The use of an optical socket as a mean to enhance the performance of visible optical marking systems (all device classes) for specific location, field, application or the geometric or topographic installation requirements of the optical indication path is further illustrated and described in details; The optical socket provides any individual optical marking system (or a plurality of interconnected systems on a network) the ability to “out source” light from a number of light sources simultaneously, providing for many important utilitarian benefits such as: a) The ability to mix various type of light sources output beams for the purpose of providing adequate optical throughput or spectral distribution into the visibly illuminating fiber sections (connected to the optical socket)—causing the compounded (e.g. mixed) light to create dynamic optical effects within the fiber (such effects are achieved by changing the alignment of beams of light into a plurality of fiber end faces (e.g. fiber bundles receiving light beams from various angles—causing the light in the bundle to dynamically move (backwards or forwards) in accordance with changing light entry angles and subsequent induced changes in the condition for total internal reflections (e.g. with in the side emitting optical fibers or fiber bundles, in real time, in the field) this is especially beneficial for transport safety—providing an important dynamic optical marking effects which grab the attention of passing drivers enhancing their awareness of the optical marking of an elongated indication path (e.g. thus when installed on road barriers the system can mark and/or direct the flow and/or direction of moving traffic or people along an elongated indication path such as a road, a corridors, a mining tunnel/s, a door frame or body, a window frame, a pedestrian crossings, stairs, a sign, a tensile strength optical rope, emergency ladders, tools for task forces such as fire departments, task forces to disaster areas, life saving teams at ski resorts etc.) this effect of inter-fiber animation or dynamic movement is also useful in providing compounded (simultaneously illuminating the same fiber/s or bundle/s with a plurality of optical signatures creating visible movements) b) The ability to provide any optical marking system with a number of interconnected light sources at a given time (e.g. high redundancy level of available light sources) increasing both safety, efficiency and durability of optical marking systems as well as substantially reducing their maintenance by providing a (non electrical) central light distribution point. By pre-mixing light beams (from a number of different light sources) into the optical socket it is possible to expand the scope of optical marking systems into higher optical intensities such that are used in actual illumination of larger areas (as well as optical marking). c) The integrated light socket allow for pre-alignment or connections to be made or changed according to specific programs (e.g. digitally encoded memory chips which are internal or integral to the system or externally either by the use of a remote computer for control of the light source/s or optical socket) in real-time (e.g. according to changing needs) d) The optical socket facilitate for higher safety standards by providing a centralized point from which (only safe light) light can be drawn into side emitting optical fibers (or bundles of fibers) but the electrical power which drive these light sources—do not pass that point-further increasing the distance (e.g. increasing the safety) between light sources connected to the optical socket with their associated electric power supply units close at hand, this result in increased distance between the electrical components and/or optical components (fibers) making the system (all device classes) easily accessible and safe. e) The integrated light socket facilitate expanding any optical marking systems (e.g. adding sections of fibers or bundles, connectors, light sources) with greater flexibility, safety and a highly central non electrical light drawing points for providing adequate levels of light for optically marking (or illuminating) of an elongated indication path anywhere. f) The integrated optical socket provide independent control over light distribution further reducing the high costs associated with light sources which have an on board controller/s, as well as the ability to combine various types of light sources (e.g. Halogen lamps, Metal Halide lamps, Micro-wave excitation lamps, Micro-wave excitation fiber lamps, Lasers, flash types lamps etc.) g) The integrated optical socket is especially useful for transport safety type of optical marking or illumination by providing a safe platform which accommodates high power light sources (e.g. such as a Micro wave fiber lamp or high intensity lasers at about 400 nm to about 700 nm, between about 1 to about 1000 Watt output powers) the socket is could be installed on road barriers, walls or any desired location, light is fed to the optical socket via optical fibers (or light guides such as liquid light guides), the socket provide a distribution point/s which are independently and remotely managed (using wired or wireless computer control and/or networking) from the light source and thus provide enhanced protection and/or isolation from heat, noise or other electro magnetic emission normally associated with high intensity light sources or their interconnected power supply units. h) The integrated optical socket provide an independent platform which for the purpose of optical marking—light can be used simultaneously for communication or illumination for triggering (internal or external to the socket) i) The integrated optical socket allow for many types of high intensity light sources (e.g. coherent, monochromatic visible lasers at about 532 nm, polychromatic Micro-wave excitation fiber lamps.) to be mixed together for the purpose of optically marking (or illuminating) an elongated indication path (e.g. road barriers, road sides building walls, corridors, shopping malls, pedestrian crossings, parking spaces, tunnels, ski slopes etc.) j) The integrated optical light socket provides central light mixing and/or distribution points on which side emitting optical fibers sections are connected, removing the need to position noisy electrical power units or light sources near or in the vicinity of an installed optical marking and illumination systems (e.g. in location where electrical noise or audible noise are unwanted), further more, the optical socket (being integral to the device of the present invention) is especially useful for ITS type systems (e.g. Intelligent Transport Safety systems) such as described in the different device classes of the present invention wherein said integral optical light socket with its on—board light sensing and/or imaging lenses or dimmers or light meters or light analyzer or wave division multiplexes or combination thereof can activate the operation of the light sources connected to it by setting or pre-programming a threshold for light intensity levels (or spectral distribution) of the surrounding environment (e.g. where the systems of the present invention may be installed such as road side, or safety barriers, a wall in a shopping malls, or room/s, or concert hall, or recording studios, or a door or the space below a raised floor, or the space above a drooped ceiling, or the space between infrastructure support members etc.), once these said threshold or thresholds levels has being set or programmed, the integrated optical light socket will activate (e.g. turn on) power supply to connected light sources or allow light from a predetermined light source/s which is already turned on—to pass to the appropriate fiber section/s. (e.g. distribution). Two example of such processes are forthwith illustrated in the following; 1st, an optical marking and illumination system is installed by road sides (on road barriers or pedestrian crossings), its integrated light socket is activating the light sources (of said optical marking systems) at sun-set, at night, and/or when its sufficiently dark for the system to be clearly seen, and/or deactivate said light sources at dawn or when there is sufficient sun-light (after sun-rise—during morning times), 2nd, further more the usefulness of the device of the present invention includes the installation of an optical marking system/s inside or outside buildings wherein the integrated optical socket will continuously sense the levels of light outside and/or outside said building for the purpose of activating or manipulating or modulating or controlling the operation of light sources connected to it or through it (e.g. the integrated light socket), making sure and/or verifying that an adequate level of light is constantly maintained (e.g. comparing environmental light levels such as sun light which enter the building through its windows etc.) k) The integrated light socket facilitate the production of dynamic optical effects by integrating an interchangeable cartridge carrying adequate optical components for selecting, connecting, resolving, mixing or any combination thereof for manipulating light (e.g. using beam expander/s, acoustic-optical shutters, lenses, wave division multiplexing, holographic gratings, optical isolation/s, micro-positioners, crystals, sensors, imaging transceivers, etc.). I) By integrating a timer or dimmer or spectrum analyzer/s or light meter or a combination thereof into the integrated light socket or controlling the light socket with an external signal or trigger; inputs or outputs could be controlled, connected, aligned or selected or resolved or mixed or a combination thereof for operation or monitoring. m) By installing an optical marking system with its integrated light socket onto road barriers, road sides, walls or location which require optical marking (and/or illumination) from multiple light sources—said integrated light socket provide for beneficial, safe, efficient, accessible—light distribution points (e.g. light inputs and/or outputs) wherein at least one side emitting optical fiber is required to illuminate an optical marking of an elongated indication path. n) The integrated light socket contain on board (or in the interchangeable cartridge) a GPS module (e.g. Global Positioning circuitry in a module) for global positioning or identifying of both—mobile or stationary optical marking systems (or systems section e.g. side emitting attenuation connected to the optical socket) o) The integrated light socket provide an efficient way of splitting the light from a single high intensity light source (e.g. such as Micro wave excitation fiber lamp/s at about 400 nm to about 700 nm, or solid state laser systems at about 532 nm) onto plurality of illuminating fiber section (and/or extensions). p) The integrated light socket can be connected serially or in parallel or a combination thereof for accommodating the require number of optical outputs (side emitting optical fiber bundles or single fiber or light guides) for adequate optical marking of an elongated indication path. q) A multiple roads junction/s could be (illuminated) optically marked by sections of optical fibers which draw their light from a single optical socket; this distance (between the actual light source/s & the integrated optical light socket is beneficial allowing the positioning of very high intensity light sources such as micro wave excitation fiber lamps (visible 400 nm-700 nm) or lasers with their associated power supply units to be positioned away from the actual traffic path (e.g. the optically marked road/s). r) The integrated light socket contains an interchangeable cartridge containing all necessary optical components for interconnecting or inter-operating or routing of the light socket or the light flow through it (optical marking system integrated with the light socket) such optical components include—lenses, beam expanders, beam splitters, beam expanders telescope/s, refractive optics, wave division multiplexing, collimating optics, acoustic-optical shutters, crystals, etc. Light from different light sources gets mixed and distributed to the desired or required indication path for optically marking of an elongated indication path. (with the fibers) s)The integrated light socket contain an antenna in which to receive triggering commands from remote computer and/or sending monitoring data of system operation or the environment where the system is installed. The integrated antenna allow the optical socket to be interfaced to a weather system or radar/s as well as traffic command control centers. t) The integrated light socket source could be active (e.g. electrically powered) powered by photo-voltaic cells (or solar panels) or batteries or electricity or a combination thereof or the integrated light socket could be passive (e.g. not powered) requiring no power other then light to pass through it or a combination thereof. u) The integrated light socket provide a safe centralized point from which end user and/or producers can handle high intensity light outputs such as generated by a 1000 Watt micro-wave excitation fiber lamp/s at about 400 nm to about 700 nm, or high intensity 532.2 nm (e.g. solid state or excimer visible lasers. v) The integrated light socket is especially beneficial for transport safety (e.g. Intelligent Transport Safety systems or ITS) during extreme weather conditions such as during fog, mist, storm/s, rain, dust, or sand storms wherein the sight of drivers on a given road (e.g. dangerous curves, pedestrian crossing/s, tunnels, slopes, or complex junctions or sharp turns) is impaired, the integrated light socket with its ability to harness the light from a plurality of light sources can provide much higher levels of light which in addition to optically marking an elongated indication path—provide sufficient optical output at the end of an optical fiber section (or bundle section or common end termination) to illuminate a larger area by positioning the end termination of a fiber or bundle of fibers facing the road allowing for spot light type illumination in addition to optical marking. w) The integrated light socket with its inter-changeable cartridge (e g cartridge containing sufficient optical elements for adequate optical manipulation) incorporates sensors or sensing circuits (CCDs) for sensing such weather conditions as fog, rain or storms (or other visibility impairing conditions) in advance—triggering or distributing adequate light levels (or light types, e.g. laser light penetration, saturation and/or polarization when in contact with fog, sand, smoke etc.) for optical marking of an elongated indication path. x) The integrated light socket benefits extend beyond transport safety alone—it could be used to charge photo voltaic cells in electric cars wherein the optical marking of an elongated indication path provides drivers with optical guidance to the recharging point (e.g. the optical light socket), a driver which wishes to charge his car will need a high intensity of light such as available from the optical socket, such process of optical (“refueling”) recharging can be provided by road sides from the optical socket wherein the optical marking of an elongated indication path (provide drivers wishing to optically recharge their car batteries) provide drivers with visible marking & illumination as to where to drive or stop for such optical charging from the integrated optical socket. z) The integrated optical socket is especially beneficial for transport safety applications as well as many illumination applications by keeping its front or back panels or its entire enclosure frame or body—transparent (e.g. glowing when light is passing through it on its way to the connected fiber sections (or extensions), this transparency facilitate easy identification or verification as to the exact physical location of the operating light sources connected to it (or in close proximity in the field) as well as providing clear (visible) indication as to its exact location for easy reach and/or accessibility (in addition to the use of an incorporated GPS module within the interchangeable cartridge), further more the use of optical sockets (as part of optical marking systems of elongated indication paths of the present invention) will reduce infrastructure expenditure such as isolation wherein liquids (e.g. water pipes or flammable liquids or gases) conduits or chambers need to be installed in close proximity's)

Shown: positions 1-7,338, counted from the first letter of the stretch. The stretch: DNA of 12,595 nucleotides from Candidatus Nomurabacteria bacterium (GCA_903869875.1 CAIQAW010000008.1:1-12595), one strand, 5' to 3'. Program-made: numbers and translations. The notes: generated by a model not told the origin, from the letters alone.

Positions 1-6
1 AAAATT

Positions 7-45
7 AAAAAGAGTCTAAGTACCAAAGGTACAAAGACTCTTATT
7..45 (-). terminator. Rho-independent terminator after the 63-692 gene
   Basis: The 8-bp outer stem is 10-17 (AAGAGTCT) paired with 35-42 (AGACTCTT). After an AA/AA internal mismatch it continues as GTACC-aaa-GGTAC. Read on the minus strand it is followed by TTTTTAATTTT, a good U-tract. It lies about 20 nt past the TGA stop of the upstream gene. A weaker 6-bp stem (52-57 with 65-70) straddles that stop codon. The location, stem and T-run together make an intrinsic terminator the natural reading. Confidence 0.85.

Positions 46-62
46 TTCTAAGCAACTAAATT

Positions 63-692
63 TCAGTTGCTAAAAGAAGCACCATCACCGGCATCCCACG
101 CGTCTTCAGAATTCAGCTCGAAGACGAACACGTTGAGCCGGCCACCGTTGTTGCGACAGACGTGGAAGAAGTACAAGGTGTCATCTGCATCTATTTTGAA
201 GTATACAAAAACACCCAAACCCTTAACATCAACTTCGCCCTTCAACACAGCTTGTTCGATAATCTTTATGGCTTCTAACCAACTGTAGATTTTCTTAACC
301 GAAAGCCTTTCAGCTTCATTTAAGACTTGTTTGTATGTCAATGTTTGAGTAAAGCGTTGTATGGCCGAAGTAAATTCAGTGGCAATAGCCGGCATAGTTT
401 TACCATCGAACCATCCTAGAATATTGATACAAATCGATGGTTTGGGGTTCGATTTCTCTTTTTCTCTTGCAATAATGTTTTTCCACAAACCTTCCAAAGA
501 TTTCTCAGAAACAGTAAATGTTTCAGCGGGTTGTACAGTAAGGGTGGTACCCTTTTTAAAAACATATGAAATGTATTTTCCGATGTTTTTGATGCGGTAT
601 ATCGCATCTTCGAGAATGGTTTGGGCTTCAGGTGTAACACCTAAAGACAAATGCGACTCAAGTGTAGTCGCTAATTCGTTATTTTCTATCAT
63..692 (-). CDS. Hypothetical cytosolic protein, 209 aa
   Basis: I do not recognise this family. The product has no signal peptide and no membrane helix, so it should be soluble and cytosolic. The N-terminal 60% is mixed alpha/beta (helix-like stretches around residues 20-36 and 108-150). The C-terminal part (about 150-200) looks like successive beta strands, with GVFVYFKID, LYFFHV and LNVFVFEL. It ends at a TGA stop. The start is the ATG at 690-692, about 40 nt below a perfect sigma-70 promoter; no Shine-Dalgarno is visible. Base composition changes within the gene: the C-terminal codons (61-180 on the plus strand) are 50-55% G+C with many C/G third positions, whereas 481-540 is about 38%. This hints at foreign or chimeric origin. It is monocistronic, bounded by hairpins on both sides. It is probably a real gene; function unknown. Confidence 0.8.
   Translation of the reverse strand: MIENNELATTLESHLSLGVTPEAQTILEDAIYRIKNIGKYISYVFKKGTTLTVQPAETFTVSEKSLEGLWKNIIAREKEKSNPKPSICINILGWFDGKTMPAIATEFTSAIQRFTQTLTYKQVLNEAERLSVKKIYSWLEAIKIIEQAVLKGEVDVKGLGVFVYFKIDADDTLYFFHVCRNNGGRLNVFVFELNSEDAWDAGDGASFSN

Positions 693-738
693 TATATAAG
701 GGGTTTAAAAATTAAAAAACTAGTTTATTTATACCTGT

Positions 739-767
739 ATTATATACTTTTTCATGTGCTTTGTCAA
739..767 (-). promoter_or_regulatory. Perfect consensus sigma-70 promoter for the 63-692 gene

These specific device class examples, while beyond the class of “especially useful for transportation signs and signals”, also represent new and useful embodiments of devices wherein the method of the present invention is applied.